Mr. UMSTEAD. Admiral, can you give us, in addition to the state. ment you have just made, a further statement relative to the efficiency and effectiveness of modern radio equipment as used in the Navy?

Admiral Bowen. The radio equipment in the Navy is entirely efficient within the limitation of the age of the equipment. Radio is a rapidly advancing art, and it becomes necessary from time to time to have a complete renewal of equipment and a complete modernization of equipment.

The fleet requires for its use, both in peace and in war, sendina and receiving apparatus which is capable of communicating on everything from low frequencies and intermediate frequencies to high frequencies, superfrequencies and short wave. The number of channels of communication that are required to be kept open ir. connection with the command of the fleet, of course require à con siderable investment in equipment. Ideal developments in the radi: field would guarantee that in the event of war communication can be had by the Commander in Chief with all the units of his coinmand without successful enemy interference.


Item 36: "Radio improvement program-shore stations," $477.CNN

The shore station portion of the Chief of Naval Operations' list previously mentioned totals $2,480,000. After thorough study of the entire situation, the original 19 projects were reduced to 12 and the money value of the total was reduced by 81 percent.

Six of the 12 items having a total cost of $180,000 are for continuing projects already undertaken, but at a rate very much slower than that desired by purely military considerations alone. Two at a cost of $12,000 are for new equipment urgently needed which, in the interests of economy, have been reduced 50 percent for 1939 to provide for their completion in 2 years rather than the 1 year properly required. One at a cost of $25,000 is incident to the completion of Naval Air Station, Alameda, and will be completed with the funds requested herein.

Three of the projects, totalling $260,000, are for undertaking procurement of equipment urgently needed to permit the safe operation of airplanes, principally of the patrol seaplanes whose numbers have increased so greatly of late. Considerations of safety of personnel and freedom of military operations dictate that these three projects should be completed immediately, that is, the entire amount required, $1,080,000, should be made available for procurement of all the material necessary in 1939. The reduction which has been made in this estimate will, if continued at the same rate, require the spread of the procurement of this equipment over 4 years.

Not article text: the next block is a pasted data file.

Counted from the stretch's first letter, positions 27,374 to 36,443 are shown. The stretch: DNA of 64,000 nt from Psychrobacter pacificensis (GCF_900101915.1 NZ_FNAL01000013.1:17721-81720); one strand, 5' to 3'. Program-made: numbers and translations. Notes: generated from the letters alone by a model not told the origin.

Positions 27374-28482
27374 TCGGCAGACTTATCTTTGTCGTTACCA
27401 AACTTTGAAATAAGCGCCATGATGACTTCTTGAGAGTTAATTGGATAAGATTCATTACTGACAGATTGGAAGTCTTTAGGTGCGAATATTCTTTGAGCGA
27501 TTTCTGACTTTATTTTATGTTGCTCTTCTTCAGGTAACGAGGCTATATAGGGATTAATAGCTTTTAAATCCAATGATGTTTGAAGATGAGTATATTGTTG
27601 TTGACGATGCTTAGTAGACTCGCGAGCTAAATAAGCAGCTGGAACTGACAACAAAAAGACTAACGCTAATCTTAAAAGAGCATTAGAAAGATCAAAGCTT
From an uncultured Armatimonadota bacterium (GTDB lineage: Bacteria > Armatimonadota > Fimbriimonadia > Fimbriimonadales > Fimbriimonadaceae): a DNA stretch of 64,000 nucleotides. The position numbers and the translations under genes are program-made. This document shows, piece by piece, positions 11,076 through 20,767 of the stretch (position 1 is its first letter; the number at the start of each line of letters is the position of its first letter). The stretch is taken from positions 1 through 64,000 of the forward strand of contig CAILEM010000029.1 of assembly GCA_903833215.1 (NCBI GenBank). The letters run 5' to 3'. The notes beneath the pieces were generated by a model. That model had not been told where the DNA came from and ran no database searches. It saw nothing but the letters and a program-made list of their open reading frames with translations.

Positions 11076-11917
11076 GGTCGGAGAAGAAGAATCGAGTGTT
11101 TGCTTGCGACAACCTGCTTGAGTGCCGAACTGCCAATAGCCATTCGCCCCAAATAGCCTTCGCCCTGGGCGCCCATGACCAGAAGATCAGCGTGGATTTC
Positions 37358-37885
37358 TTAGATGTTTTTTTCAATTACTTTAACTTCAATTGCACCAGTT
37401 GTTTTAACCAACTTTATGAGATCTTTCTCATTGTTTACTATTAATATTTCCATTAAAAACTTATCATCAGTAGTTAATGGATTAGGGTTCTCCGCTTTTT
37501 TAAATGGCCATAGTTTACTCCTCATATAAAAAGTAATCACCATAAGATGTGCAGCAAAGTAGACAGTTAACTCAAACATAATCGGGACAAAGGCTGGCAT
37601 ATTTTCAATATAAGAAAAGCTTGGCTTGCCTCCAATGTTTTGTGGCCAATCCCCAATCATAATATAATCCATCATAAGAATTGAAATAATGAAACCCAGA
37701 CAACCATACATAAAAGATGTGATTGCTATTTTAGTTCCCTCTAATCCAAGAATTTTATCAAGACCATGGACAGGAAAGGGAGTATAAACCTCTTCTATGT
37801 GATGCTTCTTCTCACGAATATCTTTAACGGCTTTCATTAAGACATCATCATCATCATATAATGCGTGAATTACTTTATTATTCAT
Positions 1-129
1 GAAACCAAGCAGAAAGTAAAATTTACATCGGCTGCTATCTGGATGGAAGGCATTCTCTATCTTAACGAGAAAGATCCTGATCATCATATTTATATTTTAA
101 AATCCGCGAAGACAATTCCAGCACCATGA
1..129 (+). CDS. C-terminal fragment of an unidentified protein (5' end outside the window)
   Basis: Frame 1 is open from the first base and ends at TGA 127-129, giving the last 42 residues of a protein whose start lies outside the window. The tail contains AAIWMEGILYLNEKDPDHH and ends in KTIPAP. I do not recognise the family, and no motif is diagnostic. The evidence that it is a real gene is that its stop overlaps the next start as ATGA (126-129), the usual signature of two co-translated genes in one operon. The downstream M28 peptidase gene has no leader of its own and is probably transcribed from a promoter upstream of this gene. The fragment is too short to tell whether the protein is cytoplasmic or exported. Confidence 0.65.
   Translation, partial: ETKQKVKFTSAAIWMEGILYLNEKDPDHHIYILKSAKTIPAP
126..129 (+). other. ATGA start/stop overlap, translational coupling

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Item 37 (crash boats): $30,000.

Crash boats are necessary at naval stations where airplanes operate over the water. In general, the crash boats now in service are in satisfactory condition. $65,000 appropriated for crash-boat engines in 1938 is being used in the construction of two crash boats; one for duty at Naval Air Station, San Diego, and one at Naval Air Station, Hampton Roads, Va. It is estimated that these boats will cost $30,000 a piece engineering. The remaining $5,000 appropriated in 1938 will be used for installing engines procured in 1937 in a crash boat being built for Naval Air Station, Anacostia.

At the present time the Navy is approaching standardization on three types of crash boats, all capable of making not less than 35 and as nearly as practicable 45 statute miles per hour. These three types are: (a) 28-foot boat powered with 200-horsepower engine, engineering cost, $10,000; (6) 36-foot boat powered with one 375-horsepower engine, engineering cost, $18,000; (C) 45-foot boat powered with two 300-horsepower engines, engineering cost, $30,000.

The present need of naval air stations for new crash boats, none of which is a replacement, is as follows:

Two 45-foot boats for Naval Air Station, Alameda, recently established.

One 45-foot boat for Fleet Air Base at Pearl Harbor. This is an additional boat required because of the greatly increased operations at Pearl Harbor since the strengthening of the patrol-plane squadrons stationed there.

One 36-foot boat to the Naval Academy at Annapolis, Md., where a squadron of patrol planes operates for training of midshipmen and no crash boat is at present assigned.

One 28-foot boat to the naval proving ground, Dahlgren, Va., where miscellaneous planes operate in connection with proving-ground work. There is no crash boat assigned to this base at the present.

The total engineering cost of providing these (5) boats, based on present estimates, would be $118,000 and prudence dictates that because of their possible contribution in saving life and salvaging Government property, they shall be procured during 1939. However,